In 1985, Rowlands played the mother in the critically acclaimed made-for-TV movie An Early Frost. She won an Emmy for her portrayal of former First Lady of the United States Betty Ford in the 1987 made-for-TV movie The Betty Ford Story.
In 1988, Rowlands starred in Woody Allen‘s dramatic film Another Woman. She played Marion Post, a middle-aged professor who is prompted to a journey of self-discovery when she overhears the therapy sessions of another woman (Mia Farrow). The review in Time Out described the character’s trajectory: “Marion gets to thinking, and is appalled to realise that so many assumptions about her own life and marriage are largely unfounded: in her desire for a controlled existence, she has evaded the emotional truth about relationships with her best friend (Sandy Dennis), brother (Harris Yulin) and husband (Ian Holm).” Time Out praised the “marvellous” performances in the film, adding, “Rowlands’ perfectly pitched approach to a demanding role is particularly stunning.” Film4 called her performance “sublime”, while Roger Ebert noted that it marked a considerable change in tone from her work with Cassavetes, thus showing “how good an actress Rowlands has been all along.”
In 2002, Rowlands appeared in Mira Nair‘s HBO movie Hysterical Blindness, for which she won her third Emmy. She was later seen in The Notebook (2004), which was directed by her son Nick Cassavetes. The same year, she won her first Daytime Emmy for her role as Mrs. Evelyn Ritchie in The Incredible Mrs. Ritchie. In 2005, she appeared opposite Kate Hudson, Peter Sarsgaard, and John Hurt in the gothic thriller The Skeleton Key.
In 2003, she appeared as Mrs. Hellman in Numb3rs. She played a Nazi survivor whose whole family was killed. The family owned a painting that the Nazis confiscated. Later on the painting reappeared. The new owner lent the painting to an art gallery in Los Angeles but while on display it was stolen. The F.B.I. agent, played by Don Eppes, tries to figure out what really happened. Rowlands received rave reviews for this role. She has been a spokesperson for people who were persecuted by the Nazis so this role was a perfect match for her.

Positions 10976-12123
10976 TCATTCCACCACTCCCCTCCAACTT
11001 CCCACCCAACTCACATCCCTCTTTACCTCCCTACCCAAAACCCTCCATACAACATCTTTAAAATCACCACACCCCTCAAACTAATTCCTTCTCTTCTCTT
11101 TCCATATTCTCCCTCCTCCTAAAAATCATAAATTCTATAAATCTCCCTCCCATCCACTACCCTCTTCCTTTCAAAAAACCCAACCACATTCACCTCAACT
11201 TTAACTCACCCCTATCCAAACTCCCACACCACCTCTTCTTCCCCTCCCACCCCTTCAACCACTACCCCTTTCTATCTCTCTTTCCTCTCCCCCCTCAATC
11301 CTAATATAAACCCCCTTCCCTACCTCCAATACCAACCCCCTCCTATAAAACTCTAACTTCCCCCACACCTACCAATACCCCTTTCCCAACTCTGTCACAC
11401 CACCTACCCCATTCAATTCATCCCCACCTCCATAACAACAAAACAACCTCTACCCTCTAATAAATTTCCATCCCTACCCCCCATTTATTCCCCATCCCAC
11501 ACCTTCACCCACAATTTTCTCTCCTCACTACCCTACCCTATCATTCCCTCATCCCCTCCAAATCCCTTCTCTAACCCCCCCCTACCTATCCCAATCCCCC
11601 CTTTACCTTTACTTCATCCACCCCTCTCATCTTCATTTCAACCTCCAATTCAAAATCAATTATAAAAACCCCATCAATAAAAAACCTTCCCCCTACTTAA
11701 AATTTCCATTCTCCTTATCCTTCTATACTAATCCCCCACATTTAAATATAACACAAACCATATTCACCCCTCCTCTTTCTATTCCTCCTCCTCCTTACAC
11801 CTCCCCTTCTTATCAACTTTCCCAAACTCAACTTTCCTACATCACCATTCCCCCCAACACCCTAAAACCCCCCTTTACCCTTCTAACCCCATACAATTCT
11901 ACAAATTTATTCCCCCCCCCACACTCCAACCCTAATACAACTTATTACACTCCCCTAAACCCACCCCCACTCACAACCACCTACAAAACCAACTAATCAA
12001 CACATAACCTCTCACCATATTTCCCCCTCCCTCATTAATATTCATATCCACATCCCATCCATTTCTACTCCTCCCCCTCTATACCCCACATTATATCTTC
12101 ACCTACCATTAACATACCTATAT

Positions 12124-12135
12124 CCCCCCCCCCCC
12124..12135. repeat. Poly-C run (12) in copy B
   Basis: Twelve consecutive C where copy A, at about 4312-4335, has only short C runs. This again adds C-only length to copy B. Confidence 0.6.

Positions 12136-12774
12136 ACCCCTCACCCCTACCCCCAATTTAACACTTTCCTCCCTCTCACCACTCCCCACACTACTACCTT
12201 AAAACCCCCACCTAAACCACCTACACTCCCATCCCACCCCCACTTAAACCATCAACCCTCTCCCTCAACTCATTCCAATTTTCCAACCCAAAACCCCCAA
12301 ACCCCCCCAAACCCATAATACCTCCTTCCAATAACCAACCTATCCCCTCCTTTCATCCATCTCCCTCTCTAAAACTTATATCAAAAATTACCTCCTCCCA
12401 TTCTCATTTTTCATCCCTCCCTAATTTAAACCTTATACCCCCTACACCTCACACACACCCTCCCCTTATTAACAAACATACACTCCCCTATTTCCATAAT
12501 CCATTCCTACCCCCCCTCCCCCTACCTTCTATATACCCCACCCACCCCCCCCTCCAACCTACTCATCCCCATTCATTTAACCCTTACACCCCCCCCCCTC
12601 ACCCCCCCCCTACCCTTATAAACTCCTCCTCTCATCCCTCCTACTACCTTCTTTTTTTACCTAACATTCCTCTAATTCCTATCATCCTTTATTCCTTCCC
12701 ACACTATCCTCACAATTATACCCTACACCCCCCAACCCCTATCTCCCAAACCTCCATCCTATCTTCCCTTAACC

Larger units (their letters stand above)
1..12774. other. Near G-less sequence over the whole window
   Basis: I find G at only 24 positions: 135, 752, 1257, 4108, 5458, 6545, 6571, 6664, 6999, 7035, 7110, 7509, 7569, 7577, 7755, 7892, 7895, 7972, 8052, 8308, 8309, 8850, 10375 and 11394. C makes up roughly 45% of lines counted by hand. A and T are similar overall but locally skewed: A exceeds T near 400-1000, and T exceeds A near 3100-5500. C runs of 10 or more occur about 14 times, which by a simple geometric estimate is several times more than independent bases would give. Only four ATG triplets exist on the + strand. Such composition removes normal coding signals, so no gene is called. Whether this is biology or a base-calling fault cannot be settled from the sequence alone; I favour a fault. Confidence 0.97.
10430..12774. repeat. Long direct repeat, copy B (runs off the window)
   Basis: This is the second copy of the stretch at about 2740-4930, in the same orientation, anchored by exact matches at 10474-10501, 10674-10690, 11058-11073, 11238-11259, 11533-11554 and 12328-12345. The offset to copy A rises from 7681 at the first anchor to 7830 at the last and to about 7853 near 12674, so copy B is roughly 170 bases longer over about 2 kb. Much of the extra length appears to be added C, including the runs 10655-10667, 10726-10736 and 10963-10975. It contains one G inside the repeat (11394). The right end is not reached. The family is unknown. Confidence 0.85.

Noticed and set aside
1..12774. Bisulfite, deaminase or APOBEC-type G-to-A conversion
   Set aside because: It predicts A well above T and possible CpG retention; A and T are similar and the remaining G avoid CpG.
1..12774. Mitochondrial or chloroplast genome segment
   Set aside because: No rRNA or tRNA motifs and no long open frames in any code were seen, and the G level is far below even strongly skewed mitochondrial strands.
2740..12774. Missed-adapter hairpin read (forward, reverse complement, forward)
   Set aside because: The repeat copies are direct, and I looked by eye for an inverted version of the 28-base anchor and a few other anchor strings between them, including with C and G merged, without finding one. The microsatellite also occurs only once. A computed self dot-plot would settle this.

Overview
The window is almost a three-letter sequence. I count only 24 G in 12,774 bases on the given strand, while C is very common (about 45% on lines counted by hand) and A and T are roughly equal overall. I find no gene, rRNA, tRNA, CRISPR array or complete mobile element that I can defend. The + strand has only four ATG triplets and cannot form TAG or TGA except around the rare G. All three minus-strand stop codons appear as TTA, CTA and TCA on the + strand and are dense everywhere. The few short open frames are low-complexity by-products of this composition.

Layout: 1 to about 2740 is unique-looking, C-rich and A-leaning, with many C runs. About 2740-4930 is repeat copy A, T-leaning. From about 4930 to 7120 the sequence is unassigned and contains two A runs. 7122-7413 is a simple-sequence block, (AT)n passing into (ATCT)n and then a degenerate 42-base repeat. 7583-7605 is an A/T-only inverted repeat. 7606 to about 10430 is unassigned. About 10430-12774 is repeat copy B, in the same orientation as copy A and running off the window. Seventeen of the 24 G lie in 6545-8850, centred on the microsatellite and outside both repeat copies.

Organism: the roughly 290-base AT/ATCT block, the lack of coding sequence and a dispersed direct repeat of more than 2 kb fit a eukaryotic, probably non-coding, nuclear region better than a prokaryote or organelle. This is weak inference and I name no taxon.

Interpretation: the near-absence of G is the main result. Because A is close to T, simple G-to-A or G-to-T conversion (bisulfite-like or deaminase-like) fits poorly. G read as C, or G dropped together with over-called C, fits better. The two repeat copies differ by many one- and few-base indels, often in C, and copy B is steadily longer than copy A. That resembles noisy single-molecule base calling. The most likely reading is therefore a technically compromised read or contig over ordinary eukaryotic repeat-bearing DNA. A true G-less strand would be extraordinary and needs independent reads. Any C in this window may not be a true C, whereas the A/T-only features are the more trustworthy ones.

In 2007, she played a supporting role opposite Parker Posey and Melvil Poupaud in Broken English, an independent American feature written and directed by her daughter Zoe Cassavetes. In 2009, she appeared on an episode of Monk (“Mr. Monk and the Lady Next Door”). On March 2, 2010, she appeared on an episode of NCIS as lead character Leroy Jethro Gibbs‘s former mother-in-law, who is embroiled in a murder investigation. In 2014, she starred in the film adaptation of Six Dance Lessons in Six Weeks.
Rowlands was married to John Cassavetes from April 9, 1954, until his death on February 3, 1989. They met at the American Academy at Carnegie Hall where they were both students. They had three children, all actor-directors: Nick, Alexandra, and Zoe. Rowlands married retired businessman Robert Forrest in 2012.
Rowlands has been nominated for two Academy Awards, eight Primetime Emmy Awards, one Daytime Emmy Award, eight Golden Globe Awards, three Satellite Awards, and two SAG Awards. Some of her notable wins are a Silver Bear for Best Actress, three Primetime Emmy Awards and one Daytime Emmy Award, two Golden Globe Awards, two National Board of Review Awards, and two Satellite Awards.
In January 2015, Rowlands was presented with a lifetime achievement award by the Los Angeles Film Critics Association.At the 2015 Governors Awards, she received an Honorary Academy Award. The press release described Rowland as “an original talent” whose “devotion to her craft has earned her worldwide recognition as an independent film icon”.